14. A method as in claim 1, wherein there are a plurality of disks, and said allowing comprises scaling based on a plurality of disks.
15. A method, comprising:
determining information about at least one disk which will be used to store information;
using said information to determine whether to admit a new stream, said using comprising determining a probability of overcommitting disk bandwidth from all of a first parameter related to seek time, a second parameter related to disk bandwidth, and a third parameter related to amount of amount of data exchanged during a disk access.
16. A method as in claim 15, wherein said first, second and third parameters include probability density functions related to said parameters.
17. A method as in claim 16, wherein further comprising at least one of said first, second and third parameters also include a load factor that relates to a probability of disk access being reading versus writing.
18. A method as in claim 16, wherein at least one of said first, second and third parameters also includes a zone factor that relates probabilistically to a distance of writing relative to a spindle of the disk. probability of over-committing the disk bandwidth
19. A system, comprising:
A disk writing controller, determining information related to an average amount of disk reading relative to an average amount of disk writing, and allowing additional information to be scheduled for disk reading and/or disk writing based on said information.
20. A system as in claim 19, further comprising a disk part, that allows said disk reading and said disk writing.
21. A system as in claim 19, wherein said disk writing controller computes a probability of overcommitting disk bandwidth as a function of disk parameters, and amounts of data.
22. A system as in claim 21, wherein one of said disk fixed parameters is a disk seek time.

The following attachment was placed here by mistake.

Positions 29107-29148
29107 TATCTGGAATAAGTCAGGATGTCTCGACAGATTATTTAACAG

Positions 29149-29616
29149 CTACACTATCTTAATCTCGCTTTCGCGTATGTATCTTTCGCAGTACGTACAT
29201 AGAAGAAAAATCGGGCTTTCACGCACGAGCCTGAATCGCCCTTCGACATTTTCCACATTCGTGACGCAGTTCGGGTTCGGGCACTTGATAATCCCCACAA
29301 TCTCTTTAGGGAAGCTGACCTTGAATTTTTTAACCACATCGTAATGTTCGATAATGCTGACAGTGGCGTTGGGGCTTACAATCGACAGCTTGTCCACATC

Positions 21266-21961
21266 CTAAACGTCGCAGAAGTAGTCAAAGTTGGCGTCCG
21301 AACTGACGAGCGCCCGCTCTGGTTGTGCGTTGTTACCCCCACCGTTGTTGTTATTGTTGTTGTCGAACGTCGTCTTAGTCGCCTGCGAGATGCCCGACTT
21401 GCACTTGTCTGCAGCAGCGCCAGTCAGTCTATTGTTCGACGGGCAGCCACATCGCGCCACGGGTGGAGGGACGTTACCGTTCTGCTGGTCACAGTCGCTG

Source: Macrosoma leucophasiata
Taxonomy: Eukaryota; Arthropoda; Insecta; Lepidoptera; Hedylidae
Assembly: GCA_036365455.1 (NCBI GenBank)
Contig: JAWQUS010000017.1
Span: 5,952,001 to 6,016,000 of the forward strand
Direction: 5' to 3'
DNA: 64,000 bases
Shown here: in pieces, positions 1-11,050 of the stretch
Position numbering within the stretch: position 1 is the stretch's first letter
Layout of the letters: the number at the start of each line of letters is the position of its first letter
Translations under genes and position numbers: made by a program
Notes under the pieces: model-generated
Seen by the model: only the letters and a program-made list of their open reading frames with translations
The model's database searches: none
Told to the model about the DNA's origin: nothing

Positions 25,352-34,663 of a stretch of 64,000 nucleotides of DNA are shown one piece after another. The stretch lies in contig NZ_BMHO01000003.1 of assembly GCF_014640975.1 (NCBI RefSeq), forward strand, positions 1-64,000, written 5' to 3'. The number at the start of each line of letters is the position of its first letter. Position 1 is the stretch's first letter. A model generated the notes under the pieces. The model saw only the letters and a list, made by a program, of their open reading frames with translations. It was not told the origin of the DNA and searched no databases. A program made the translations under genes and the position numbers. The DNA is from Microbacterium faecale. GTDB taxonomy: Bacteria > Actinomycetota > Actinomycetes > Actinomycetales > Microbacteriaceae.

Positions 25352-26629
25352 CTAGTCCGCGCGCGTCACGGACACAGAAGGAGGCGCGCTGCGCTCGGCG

23. A system as in claim 21, wherein said one of said disk fixed parameters is a disk bandwidth.
24. A system as in claim 21, wherein one of said fixed disk parameters is a disk reading bandwidth for a read operation and is a disk writing bandwidth for a write operation.
25. A system as in claim 19 wherein said controller further determines a parameter related to probability of average bandwidth of the disk, and uses said parameter to determine whether to allow said information to be scheduled.
26. A system as in claim 19, wherein said controller further determines a parameter related to an average distance between a spindle of the disk and a writing location of the desk, and uses said parameter to determine whether to allow said information to be scheduled.
27. A system as in claim 19, wherein said controller determines a first parameter related to a probability of an amount of data exchange with a disk from a client, a second parameter related to a probability of disk seek time, a third parameter related to a probability of disk seek time, and uses said first, second and third parameters to determine whether to allow said information to be scheduled.
28. A system as in claim 27, wherein said first, second and third parameters are based on probability density functions of the parameters.
29. A system as in claim 20, further comprising at least one additional disk, and said controller carries out scaling based on a plurality of disks.
30. A system, comprising:
A characterization part, storing information about at least one disk which will be used to store information;
A controller, using said information to determine whether to admit a new stream, based on a probability of overcommitting disk bandwidth from all of a first parameter related to seek time, a second parameter related to disk bandwidth, and a third parameter related to amount of amount of data exchanged during a disk access.
31. A system as in claim 30, wherein said first, second and third parameters include probability density functions related to said parameters.
Description
PRIORITY